2 Replies Latest reply on Nov 28, 2016 8:17 PM by Mark Wu

    Database For Tableau

    Larsen Rennie



      Currently we are using sql server as a database and soon we will be moving to aws . So we are in the process for selecting database between Redshift and Snowflake . So just wanted to know which database  has better performance in terms of analyzing Petabytes of Data by connecting to Tableau.


      Currently we have three database in all the Database Server(Sql server, Amazon Redshift. Snowflake). Each database has same data with same tables. The only diffrence in the three database is the amount of database present. I have been assigned to build Tableau Report First by connecting to Sql Server and then use the same report for all the three database to  get the performance metrics Data by doing Performance Recording in Tableau. Once we will get the metrics for sql server then we will test the same report against all the three database but this time with Amazon Redshift and then after this same thing gets repeated for Snowflake . So the basic funda of this is to get the performance metrics of Tableau Reports  from all the three database server  and then decide which one to go for


      So my questions is that database team has geenrated data with the help of some tools and loaded that data into the tables in the database. They are doing Perfromance Testing based on the sql queries generated by tool and checing their execution time by running those queries at the database level like for example by running the quesries in SSMS (for sql server) and other server


      1)Should i connect live with the database or extract or should i publish the datasource into the Tableau Server ?

      2) How can check at the Tableau level how the underlying database performance is good ?

      3) if i build a Tableau Report by connecting with the database server , then how will i determine that this particular  server is giving faster results for executing queries . Do i consider building some special types of Visualizations  from which i can determine how database performance is












        • 1. Re: Database For Tableau

          Hey Larsen,


          In my opinion, this is how I would test performance:


          1. Publish the data sources to Tableau Server. Ideally you're going to want people to connect to centralized data sources instead of all making native connections from Tableau Desktop. Also, while extracts are likely a good way to go further down the road, they aren't going to help you test database performance.


          2 & 3. Use performance recording and our new tool "Scout" to determine how the database is performing and if certain actions/queries are slower or faster on each server:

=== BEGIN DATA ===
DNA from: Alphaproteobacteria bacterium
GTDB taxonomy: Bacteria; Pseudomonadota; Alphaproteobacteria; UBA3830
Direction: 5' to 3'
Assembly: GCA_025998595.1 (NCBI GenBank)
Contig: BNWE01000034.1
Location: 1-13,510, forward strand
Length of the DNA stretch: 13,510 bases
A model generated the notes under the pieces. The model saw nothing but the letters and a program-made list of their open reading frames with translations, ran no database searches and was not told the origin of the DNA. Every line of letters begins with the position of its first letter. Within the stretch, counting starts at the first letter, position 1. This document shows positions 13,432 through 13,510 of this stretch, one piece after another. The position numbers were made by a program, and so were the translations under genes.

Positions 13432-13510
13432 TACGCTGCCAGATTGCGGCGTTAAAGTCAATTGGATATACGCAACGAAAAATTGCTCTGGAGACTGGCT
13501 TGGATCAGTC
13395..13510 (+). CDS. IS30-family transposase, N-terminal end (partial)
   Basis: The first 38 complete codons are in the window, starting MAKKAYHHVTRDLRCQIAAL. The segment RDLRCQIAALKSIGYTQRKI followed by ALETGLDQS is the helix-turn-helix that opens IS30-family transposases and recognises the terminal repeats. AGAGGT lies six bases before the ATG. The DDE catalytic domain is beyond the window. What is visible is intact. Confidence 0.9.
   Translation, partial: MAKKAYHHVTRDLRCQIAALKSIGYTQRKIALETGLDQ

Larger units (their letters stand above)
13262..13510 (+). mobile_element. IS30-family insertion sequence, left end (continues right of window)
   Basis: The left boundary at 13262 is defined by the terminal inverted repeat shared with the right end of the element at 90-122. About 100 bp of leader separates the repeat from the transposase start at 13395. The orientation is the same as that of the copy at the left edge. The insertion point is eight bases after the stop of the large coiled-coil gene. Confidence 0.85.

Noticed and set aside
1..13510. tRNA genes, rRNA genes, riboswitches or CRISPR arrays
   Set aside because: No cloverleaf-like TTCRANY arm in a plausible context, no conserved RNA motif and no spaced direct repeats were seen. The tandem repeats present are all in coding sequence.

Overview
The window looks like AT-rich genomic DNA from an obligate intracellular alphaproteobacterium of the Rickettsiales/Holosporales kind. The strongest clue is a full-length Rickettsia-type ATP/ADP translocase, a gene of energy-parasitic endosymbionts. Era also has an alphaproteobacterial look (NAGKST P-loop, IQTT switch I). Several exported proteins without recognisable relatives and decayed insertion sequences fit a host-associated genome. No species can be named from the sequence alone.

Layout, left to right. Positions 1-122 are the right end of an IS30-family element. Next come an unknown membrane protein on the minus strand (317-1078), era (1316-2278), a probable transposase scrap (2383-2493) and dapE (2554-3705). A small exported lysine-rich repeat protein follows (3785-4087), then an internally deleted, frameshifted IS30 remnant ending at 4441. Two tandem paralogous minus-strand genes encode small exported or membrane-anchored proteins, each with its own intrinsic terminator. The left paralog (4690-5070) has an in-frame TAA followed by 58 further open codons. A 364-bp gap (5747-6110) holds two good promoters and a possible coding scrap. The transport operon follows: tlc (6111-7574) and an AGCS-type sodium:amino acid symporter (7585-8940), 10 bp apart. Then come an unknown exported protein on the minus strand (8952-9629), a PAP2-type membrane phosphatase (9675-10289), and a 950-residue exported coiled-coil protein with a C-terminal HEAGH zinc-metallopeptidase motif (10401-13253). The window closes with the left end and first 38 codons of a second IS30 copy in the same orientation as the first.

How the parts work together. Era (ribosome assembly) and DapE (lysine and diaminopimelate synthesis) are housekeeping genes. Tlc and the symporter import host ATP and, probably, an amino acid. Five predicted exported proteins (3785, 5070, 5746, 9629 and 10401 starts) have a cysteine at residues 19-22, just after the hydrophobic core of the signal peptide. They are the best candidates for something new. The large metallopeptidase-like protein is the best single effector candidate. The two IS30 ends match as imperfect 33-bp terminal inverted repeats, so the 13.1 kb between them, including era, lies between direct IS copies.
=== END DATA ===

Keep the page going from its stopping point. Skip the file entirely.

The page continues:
Create a Performance Recording


          Getting Started: Scout

          • 2. Re: Database For Tableau
            Mark Wu

            I want to offer some answers too since I am learning a lot recently about Tableau server performance.

            1. Live connection vs extract vs published data source? Preferred option is to use published data source so you have a few data experts who have access to Database Servers and  have in-depth understanding about the table structure, data definition, etc. Those are called data stewards who make connections, create calculations, etc and then make the data connections available on Tableau server as Published Data Sources for other Workbook Developers to consume.  Pls see the chart below. This way you can achieve reusable, SSoT, etc and you do not have to train a lot of people for in-depth data knowledge. Also it reduces queries to your Data Servers. Screen Shot 2016-11-28 at 7.52.24 PM.png

            It depends on data type, volume and complexity of joins, Published Data Sources can be extracts or just live connections. Extracts will give you better Tableau view performance but live connections can give you most recent data, can create initial SQL, can leverage database built-in security if you have.


            2. How to check underlying db performance? Other than performance recording mentioned by Diego. You can also track how long the extracts took overtime (if you use extracts). You can also track avg query waiting time, avg query executive time, query volumes for all queries coming from Tableau server (you can track this from DB server).


            3. What is fast enough Tableau view performance? For individual workbook view, performance recording is a good way to go. However as a Tableau serve admin, you can create a workbook to tell what is the overall view performance on your server. My rule of thumb is 2-10-20 second - any views < 2 seconds are good; views > 10 seconds are not good; views > 20 seconds should not be published. How to find out your view performance? Tableau view elapsed_time is ([Completed At]-[Created At]) from _http_requests. You can have a following join to get a nice workbook to check out your view performance :

            Screen Shot 2016-11-28 at 8.15.14 PM.png